Every for-profit organization is for profit in the same way; every nonprofit organization is not for profit differently (apologies to Tolstoy). Your nonprofit’s mission statement is a key tool in helping differentiate your nonprofit from all others.
Your mission statement is a single concise statement that should serve to explain and popularize your nonprofit’s purpose and guide its work. It should address why your nonprofit exists, what it hopes to accomplish, and what activities it will undertake, where, and for whom. Everything your nonprofit is, does, and wants to do, should flow from this statement.
The IRS encourages all nonprofits to create mission statements and regularly review them. Moreover, the statement should be adopted by your nonprofit’s board of directors. Your mission statement should be set forth in the application for tax-exempt status you file with the IRS as well as the Forms 990 or 990-EZ your nonprofit files each year. It should also be prominently displayed on your website, publications, and fundraising materials. It should guide you in deciding what activities your nonprofit should undertake, and which it should avoid.
So, no pressure… how do you write this all-important statement? There is no single best way. It can be drafted by a single individual or a committee. A good way to go about drafting your statement is to ask and answer three simple questions:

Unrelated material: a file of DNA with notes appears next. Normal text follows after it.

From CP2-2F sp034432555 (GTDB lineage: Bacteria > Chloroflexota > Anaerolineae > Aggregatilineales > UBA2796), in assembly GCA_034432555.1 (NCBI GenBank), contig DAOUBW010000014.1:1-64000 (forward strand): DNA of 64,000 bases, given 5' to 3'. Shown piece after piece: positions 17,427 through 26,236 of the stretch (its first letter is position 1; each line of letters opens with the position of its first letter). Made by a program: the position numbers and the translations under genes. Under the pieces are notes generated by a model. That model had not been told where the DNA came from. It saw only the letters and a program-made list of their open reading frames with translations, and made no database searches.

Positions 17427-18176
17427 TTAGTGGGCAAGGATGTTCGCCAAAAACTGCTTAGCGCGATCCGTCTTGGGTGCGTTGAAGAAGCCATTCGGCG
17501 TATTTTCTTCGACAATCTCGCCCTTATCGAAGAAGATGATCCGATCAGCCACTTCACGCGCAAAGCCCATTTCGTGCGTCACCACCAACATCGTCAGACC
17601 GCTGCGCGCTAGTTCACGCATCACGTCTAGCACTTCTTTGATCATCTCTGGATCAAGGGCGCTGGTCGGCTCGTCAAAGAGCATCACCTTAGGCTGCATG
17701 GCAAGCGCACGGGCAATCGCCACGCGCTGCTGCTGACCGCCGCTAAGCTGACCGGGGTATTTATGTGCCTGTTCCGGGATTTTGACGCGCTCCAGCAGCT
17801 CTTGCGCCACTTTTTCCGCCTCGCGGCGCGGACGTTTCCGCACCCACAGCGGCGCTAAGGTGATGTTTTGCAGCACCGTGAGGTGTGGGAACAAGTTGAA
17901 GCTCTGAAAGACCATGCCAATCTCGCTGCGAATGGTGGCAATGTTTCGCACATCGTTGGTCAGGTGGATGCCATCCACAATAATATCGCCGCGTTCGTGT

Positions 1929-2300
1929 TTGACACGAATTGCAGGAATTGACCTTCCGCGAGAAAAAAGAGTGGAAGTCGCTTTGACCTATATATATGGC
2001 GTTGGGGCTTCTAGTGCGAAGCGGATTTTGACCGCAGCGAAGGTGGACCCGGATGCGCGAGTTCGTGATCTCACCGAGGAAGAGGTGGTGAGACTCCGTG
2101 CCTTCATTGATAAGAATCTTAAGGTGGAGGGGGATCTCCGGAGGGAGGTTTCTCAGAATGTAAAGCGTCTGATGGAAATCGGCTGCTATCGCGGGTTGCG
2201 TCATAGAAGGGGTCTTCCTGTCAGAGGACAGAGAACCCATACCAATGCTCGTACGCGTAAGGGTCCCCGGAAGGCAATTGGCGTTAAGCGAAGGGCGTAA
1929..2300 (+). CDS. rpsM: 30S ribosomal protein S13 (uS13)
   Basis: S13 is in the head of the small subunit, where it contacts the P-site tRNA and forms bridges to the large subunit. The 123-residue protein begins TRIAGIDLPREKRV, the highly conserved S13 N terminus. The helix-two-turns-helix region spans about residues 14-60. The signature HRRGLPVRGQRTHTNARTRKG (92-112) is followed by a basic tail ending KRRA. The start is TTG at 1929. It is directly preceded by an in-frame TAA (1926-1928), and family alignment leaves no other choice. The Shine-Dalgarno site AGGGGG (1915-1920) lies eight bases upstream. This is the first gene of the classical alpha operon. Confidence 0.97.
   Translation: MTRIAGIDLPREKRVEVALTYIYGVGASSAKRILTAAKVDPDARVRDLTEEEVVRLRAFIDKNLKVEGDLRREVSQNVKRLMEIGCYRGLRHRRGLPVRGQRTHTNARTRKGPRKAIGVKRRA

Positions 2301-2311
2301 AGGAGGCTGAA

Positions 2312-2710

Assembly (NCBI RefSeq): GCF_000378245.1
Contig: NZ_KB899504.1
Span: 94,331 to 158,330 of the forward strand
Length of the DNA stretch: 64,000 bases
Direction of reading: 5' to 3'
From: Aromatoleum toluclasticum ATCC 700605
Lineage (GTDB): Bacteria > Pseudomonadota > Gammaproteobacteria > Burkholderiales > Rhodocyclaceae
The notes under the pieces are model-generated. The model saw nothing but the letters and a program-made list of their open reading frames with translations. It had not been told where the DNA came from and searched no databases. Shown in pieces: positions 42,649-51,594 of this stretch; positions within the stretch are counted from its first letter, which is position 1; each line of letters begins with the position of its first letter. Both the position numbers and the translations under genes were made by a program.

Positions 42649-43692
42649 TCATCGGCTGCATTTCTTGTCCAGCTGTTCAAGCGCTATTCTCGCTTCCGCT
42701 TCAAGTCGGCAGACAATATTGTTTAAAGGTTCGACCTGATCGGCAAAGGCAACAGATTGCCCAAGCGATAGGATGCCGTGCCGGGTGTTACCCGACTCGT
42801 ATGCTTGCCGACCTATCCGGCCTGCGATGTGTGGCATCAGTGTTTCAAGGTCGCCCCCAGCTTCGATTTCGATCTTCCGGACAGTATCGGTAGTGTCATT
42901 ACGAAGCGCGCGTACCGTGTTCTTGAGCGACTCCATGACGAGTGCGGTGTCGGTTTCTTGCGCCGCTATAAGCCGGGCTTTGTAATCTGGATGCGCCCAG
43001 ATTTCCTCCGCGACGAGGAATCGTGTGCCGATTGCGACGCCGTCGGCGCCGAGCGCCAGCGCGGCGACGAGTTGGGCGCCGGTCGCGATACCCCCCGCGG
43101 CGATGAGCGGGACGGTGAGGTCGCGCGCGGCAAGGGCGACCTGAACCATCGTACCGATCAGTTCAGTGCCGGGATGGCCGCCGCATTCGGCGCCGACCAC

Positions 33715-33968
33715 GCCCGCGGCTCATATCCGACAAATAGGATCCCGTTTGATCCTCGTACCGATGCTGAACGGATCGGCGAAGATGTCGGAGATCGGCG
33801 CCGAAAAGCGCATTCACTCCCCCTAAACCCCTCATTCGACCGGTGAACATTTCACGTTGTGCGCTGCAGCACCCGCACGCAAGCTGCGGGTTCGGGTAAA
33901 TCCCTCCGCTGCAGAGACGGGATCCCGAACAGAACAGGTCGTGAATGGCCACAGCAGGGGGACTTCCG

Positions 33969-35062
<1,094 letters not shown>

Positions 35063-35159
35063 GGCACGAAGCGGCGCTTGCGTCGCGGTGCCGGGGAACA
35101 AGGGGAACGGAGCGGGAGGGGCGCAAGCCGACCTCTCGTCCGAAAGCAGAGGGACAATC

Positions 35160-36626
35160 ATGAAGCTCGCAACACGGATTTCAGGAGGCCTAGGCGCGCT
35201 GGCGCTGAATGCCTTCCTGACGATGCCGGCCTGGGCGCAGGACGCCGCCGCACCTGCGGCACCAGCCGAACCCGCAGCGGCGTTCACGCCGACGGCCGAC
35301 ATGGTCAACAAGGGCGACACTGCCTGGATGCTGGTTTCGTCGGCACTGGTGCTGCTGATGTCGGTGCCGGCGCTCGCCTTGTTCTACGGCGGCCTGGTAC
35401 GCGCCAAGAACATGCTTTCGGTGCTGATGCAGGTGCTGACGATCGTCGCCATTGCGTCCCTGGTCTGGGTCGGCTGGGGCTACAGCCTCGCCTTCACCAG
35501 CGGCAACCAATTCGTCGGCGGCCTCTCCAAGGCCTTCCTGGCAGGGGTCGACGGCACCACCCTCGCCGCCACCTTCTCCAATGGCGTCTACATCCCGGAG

Who or what is your nonprofit trying to serve? In other words, what is your target group--for example, homeless people, the blind, arts organizations. Also, what is the geographic area you serve? One city, a whole state, the entire United States?
What are your nonprofit’s goals? In other words, what is it your nonprofit wants to help its target group achieve? For example, if your target group is the homeless, you want to help them find a permanent home.
How is your nonprofit going to achieve these goals? What programs or strategies will you use to help your target reach the goals you set for them?
Example 1: A nonprofit sponsors 11 programs to help prevent child abuse in Miami, Florida. Its target group is children in Miami. Its goal is to stop such children from being abused. It will achieve this goal by sponsoring 11 programs. It’s mission statement could be: “Our mission is to eradicate child abuse by providing 11 different child abuse prevention, intervention and treatment programs for children in Miami, Florida.”
Example 2: A religious nonprofit seeks to end the death penalty throughout the United States. Its target group is people facing the death penalty. Its goal is to eliminate the death penalty throughout the U.S. Its strategy is to mobilize faith communities. Its mission statement could be: “The mission of People of Faith Against the Death Penalty is to educate and mobilize faith communities to act to abolish the death penalty in the United States.”
You can find examples of mission statements by looking at the website of almost any nonprofit. It may be helpful to look at the statements created by nonprofits engaged in activities similar to your own. However, do not copy another nonprofit’s mission statement. This is not only unethical, it is antiproductive. You want your nonprofit’s mission statement to be as unique and memorable as possible.